- Almost everything should be a public work. If the regulated and heavily taxed economy can't employ everyone, the gov't should hire them. If necessary, to dig holes and fill them up again...
      - Does not believe that honest citizens can or should defend themselves.

      (Don't let my ridicule of 21st century liberals fool you -- conservatives are even more schizoid. But that would get too long and too far off topic...)

      British or Australian late 20th - 21st century liberals: What we call "conservatives" in America
    • As an American living in Austrlia, I have been known to watch the exchange rate since I get paid in AU$ but I have bills in US$.

      One thing I've noticed is that everytime a major US newspaper publishes something about the Australian Liberal party that invovles large amounts of money, the AU$ drops compared to the US$. If the liberal party isn't named, then logic seems to hold and if the spending is good for Australia, the AU$ rises and if its bad, the AU$ drops like it should. If the liberal party wants to get the exchange rate back to .79 then I think they will need to change their name.
  • I love the statement our foreign minister Downer said in a press conference, "... there has been no SIGNIFICANT breech of protocol ..."

    Oh, and I apologise to the shaved monkeys.
  • by waimate (147056)
    Spying on its own people ???

    Puhleease !!

    Spying on a foreign registry vessel in international waters which had been directed not to enter Australian territory, but which then did enter in some sort of Norwegian Invasion. If comm intercept ability does not exist for occasions such as this, then why does it exist at all?

    Oh, BTW, of course this happens everywhere, but moreso. Especially in the US where people are "told" they are "free" and don't have the education system to question the fact. Try making a few phone calls or sending a few emails about how you're gonna sh**t the pr*s*dent, and see who comes knocking at your door. And that's without the external threat of a Norwegian ship invading your sovereign territory under duress from a bunch of Iraqi queue-jumpers with designer luggage stuffed full of cash (no exageration).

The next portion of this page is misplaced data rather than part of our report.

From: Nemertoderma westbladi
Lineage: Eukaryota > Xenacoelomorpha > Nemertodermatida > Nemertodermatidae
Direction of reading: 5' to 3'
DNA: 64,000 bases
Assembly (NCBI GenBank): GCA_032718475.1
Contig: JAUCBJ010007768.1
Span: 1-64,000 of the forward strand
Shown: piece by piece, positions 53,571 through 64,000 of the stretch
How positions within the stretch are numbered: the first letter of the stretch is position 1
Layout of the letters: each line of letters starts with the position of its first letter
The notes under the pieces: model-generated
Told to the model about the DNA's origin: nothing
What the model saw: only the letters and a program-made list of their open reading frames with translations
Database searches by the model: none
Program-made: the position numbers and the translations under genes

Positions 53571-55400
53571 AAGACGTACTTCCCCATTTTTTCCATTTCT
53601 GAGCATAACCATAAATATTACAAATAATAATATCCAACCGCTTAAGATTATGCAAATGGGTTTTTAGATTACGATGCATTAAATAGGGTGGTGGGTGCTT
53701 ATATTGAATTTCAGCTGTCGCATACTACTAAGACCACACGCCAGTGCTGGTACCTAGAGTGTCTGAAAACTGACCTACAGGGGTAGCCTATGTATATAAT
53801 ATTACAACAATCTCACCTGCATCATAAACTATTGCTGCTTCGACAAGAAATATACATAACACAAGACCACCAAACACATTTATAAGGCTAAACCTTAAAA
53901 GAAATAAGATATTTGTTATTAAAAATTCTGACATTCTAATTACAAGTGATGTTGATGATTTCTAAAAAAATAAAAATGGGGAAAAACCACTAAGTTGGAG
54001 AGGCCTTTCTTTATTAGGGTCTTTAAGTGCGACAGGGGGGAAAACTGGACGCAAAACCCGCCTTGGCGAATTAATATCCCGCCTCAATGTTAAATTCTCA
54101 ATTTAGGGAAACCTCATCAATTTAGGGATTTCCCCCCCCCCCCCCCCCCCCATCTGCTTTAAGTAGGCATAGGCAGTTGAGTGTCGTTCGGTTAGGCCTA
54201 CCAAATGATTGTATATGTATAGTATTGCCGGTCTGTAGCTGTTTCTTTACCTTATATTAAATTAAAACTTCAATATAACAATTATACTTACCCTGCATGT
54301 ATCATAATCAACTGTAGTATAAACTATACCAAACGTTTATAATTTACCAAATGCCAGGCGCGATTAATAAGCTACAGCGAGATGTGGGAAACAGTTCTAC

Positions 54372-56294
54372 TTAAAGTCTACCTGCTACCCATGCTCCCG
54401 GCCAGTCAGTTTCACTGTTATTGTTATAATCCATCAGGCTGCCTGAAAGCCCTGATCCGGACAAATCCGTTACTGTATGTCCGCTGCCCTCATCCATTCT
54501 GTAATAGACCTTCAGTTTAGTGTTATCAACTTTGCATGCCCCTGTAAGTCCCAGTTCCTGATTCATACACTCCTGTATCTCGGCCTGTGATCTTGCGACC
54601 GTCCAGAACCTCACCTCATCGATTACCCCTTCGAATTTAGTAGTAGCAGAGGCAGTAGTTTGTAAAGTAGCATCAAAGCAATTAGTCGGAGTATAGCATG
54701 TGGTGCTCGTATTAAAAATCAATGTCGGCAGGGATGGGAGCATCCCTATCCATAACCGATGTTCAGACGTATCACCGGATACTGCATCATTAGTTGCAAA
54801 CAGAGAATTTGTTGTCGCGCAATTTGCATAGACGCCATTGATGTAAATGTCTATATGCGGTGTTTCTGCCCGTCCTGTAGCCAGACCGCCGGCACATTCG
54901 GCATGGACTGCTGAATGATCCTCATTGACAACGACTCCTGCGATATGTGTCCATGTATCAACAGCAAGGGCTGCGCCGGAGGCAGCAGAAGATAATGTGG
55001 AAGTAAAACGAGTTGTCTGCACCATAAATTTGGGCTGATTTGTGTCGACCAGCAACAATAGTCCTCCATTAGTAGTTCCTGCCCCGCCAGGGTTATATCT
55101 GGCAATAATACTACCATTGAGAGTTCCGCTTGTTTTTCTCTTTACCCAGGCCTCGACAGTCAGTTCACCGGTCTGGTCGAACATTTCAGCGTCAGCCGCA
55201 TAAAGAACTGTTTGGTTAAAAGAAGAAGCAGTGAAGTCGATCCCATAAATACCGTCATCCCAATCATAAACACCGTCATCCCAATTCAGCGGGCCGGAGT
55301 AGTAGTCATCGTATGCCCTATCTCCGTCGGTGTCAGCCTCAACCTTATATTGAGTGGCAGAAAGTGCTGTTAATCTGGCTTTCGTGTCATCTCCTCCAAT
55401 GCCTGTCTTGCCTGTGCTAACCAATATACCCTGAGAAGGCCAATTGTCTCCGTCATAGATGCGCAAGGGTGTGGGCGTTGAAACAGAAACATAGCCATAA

• by totierne (56891)
    What is the best way to waste the time of government bodies who monitor email and/or telephone conversations? (Please point me to an faq..)

    Just a few thought to be added to:
    1/Encrypt with an easy to decypt password (I am not important enough for them to try very hard :) )
    2/Send lots of slightly altered binaries/gifs back and forth with your normal mail
    3/Browse the hacking/conspiracy/revolutionary web sites
    4/Use hushmail.com and/or PGP
    5/Talk about unibomber/trade center type conspiracies on the phone
    6/Use emacs spook command
    7/Mention project echelon and Operation Vengefull
    8/Try not to get too wrapped up in this stuff yourself as they are probably not watching you (much).
    9/Send around this type of posting..
    10/Make conversations over insecure channels based on previous secure channel eg face to face conversations that would not have been likely to be taped
    11/Base insecure communication conversations on shared belief systems and/or shared knowledge (for example literary references) that would take some effort for the eavesdropper to resolve.
    12/Make insecure communications ambiguous so that the other side of the conversation may work out the really meaning (or demand clarification), the eavesdropper cannot resolve ambiguity by cross examining..
    13/Use an (Arabic or Irish) (accent or language), [though speaking Irish in an Arabic accent or speaking Arabic in an Irish accent might really confuse].

    I thought encrypting everything too much might make it too hard for them to track you and not fire off enough warning signals in their (automated) monitoring center..

    So basically I want to put a message [the president will be shot within the next month] inside a lightly encrypted message so when they
    decrypt it [maybe automatically] they think they have some information of value, or that they have to act upon, if they act you know they have read your message. Alternatively put in a really good original joke (they are hard to come by [whats brown and sticky? -- a stick] [standards of humour may vary]) and see if it gets back to you through the government listener. These are the two standard cryptography 'red book' methods of seeing if your communication channel is compromised.

    I am not a good shot so I'll have to get someone else to do it.

    Turloch

    'There is a place for everyone in this struggle no matter how big or how small. Let us increase our strength and the strength of our analysis by finding a place for them all.' Bobby Sands

    PGP key follows
    --
    YeP I HaVe NOT BoTHereD To GEt PGp -- yet

  • by dmiller (581)

    It is probably not common knowledge to those of you not in Australia, but the governement's "tough" handling of the Tampa issue* practically won it the federal election last year.

    * - The Tampa issue in a nutshell:

    1. Norweigan ship, the NV Tampa receives a call from the Australian Coast Guard telling it of a vessel in distress near its location